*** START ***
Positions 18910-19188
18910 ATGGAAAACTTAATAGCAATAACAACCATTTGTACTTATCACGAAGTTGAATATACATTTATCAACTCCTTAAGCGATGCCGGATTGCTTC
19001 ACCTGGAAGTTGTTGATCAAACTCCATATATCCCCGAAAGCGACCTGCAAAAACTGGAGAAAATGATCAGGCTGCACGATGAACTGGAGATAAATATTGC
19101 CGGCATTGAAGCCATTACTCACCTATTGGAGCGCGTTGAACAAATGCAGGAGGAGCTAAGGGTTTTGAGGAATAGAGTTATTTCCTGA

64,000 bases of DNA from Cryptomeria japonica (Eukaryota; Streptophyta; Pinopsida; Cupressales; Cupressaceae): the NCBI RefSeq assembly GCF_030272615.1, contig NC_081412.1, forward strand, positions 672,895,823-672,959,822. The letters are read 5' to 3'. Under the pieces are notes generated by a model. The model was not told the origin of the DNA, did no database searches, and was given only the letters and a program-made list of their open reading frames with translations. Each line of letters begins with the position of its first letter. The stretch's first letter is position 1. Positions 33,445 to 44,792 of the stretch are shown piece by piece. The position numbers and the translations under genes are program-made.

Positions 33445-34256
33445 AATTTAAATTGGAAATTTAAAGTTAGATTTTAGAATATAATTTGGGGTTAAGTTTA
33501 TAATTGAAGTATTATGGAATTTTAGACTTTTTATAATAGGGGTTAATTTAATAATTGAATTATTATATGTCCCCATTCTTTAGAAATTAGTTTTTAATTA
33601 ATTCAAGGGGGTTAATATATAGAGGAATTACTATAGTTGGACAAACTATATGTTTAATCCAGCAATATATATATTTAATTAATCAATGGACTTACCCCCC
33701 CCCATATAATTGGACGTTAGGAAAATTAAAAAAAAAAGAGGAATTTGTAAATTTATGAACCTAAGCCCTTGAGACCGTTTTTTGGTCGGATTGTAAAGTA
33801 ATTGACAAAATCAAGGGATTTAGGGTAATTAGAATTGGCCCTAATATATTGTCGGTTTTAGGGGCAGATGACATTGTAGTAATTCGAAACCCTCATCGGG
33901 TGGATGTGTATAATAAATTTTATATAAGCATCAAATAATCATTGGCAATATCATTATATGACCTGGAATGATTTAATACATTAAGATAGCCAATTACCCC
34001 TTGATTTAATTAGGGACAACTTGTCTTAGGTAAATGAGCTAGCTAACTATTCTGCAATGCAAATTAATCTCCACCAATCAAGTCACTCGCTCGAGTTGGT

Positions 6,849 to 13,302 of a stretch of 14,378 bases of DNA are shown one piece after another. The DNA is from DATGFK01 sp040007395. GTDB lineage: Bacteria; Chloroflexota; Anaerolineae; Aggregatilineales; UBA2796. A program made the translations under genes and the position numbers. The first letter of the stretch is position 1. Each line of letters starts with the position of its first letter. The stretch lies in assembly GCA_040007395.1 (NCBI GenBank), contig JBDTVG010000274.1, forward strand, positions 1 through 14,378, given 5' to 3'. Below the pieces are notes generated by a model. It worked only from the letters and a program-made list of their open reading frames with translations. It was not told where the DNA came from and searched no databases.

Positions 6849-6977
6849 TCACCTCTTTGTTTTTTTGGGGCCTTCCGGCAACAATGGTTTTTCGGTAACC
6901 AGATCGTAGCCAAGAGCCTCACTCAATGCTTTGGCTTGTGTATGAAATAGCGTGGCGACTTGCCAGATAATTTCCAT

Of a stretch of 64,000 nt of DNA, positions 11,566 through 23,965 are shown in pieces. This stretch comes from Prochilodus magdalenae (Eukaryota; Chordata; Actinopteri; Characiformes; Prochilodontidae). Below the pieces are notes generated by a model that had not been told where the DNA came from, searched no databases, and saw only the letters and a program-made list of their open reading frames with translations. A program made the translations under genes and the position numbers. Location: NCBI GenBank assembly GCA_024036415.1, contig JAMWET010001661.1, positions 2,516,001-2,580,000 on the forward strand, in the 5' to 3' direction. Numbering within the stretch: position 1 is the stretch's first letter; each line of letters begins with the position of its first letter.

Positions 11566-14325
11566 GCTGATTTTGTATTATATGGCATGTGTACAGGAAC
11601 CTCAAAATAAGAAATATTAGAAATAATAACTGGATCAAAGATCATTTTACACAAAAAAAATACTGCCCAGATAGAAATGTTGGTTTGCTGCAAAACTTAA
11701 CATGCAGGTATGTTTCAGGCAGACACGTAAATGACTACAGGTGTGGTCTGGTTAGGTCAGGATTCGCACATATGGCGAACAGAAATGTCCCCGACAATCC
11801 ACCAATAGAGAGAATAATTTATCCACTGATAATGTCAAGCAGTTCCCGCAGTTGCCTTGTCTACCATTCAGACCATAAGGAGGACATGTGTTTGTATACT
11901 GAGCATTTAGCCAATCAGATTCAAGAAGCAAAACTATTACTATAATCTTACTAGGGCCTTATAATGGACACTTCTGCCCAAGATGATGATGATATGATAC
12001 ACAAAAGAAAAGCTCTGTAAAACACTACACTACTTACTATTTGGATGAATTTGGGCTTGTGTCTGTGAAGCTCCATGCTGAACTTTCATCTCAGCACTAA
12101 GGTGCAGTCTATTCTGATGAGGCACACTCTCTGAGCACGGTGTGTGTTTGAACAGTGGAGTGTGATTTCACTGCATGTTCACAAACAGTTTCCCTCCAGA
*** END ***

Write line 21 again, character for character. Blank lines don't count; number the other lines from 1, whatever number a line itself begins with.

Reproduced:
11601 CTCAAAATAAGAAATATTAGAAATAATAACTGGATCAAAGATCATTTTACACAAAAAAAATACTGCCCAGATAGAAATGTTGGTTTGCTGCAAAACTTAA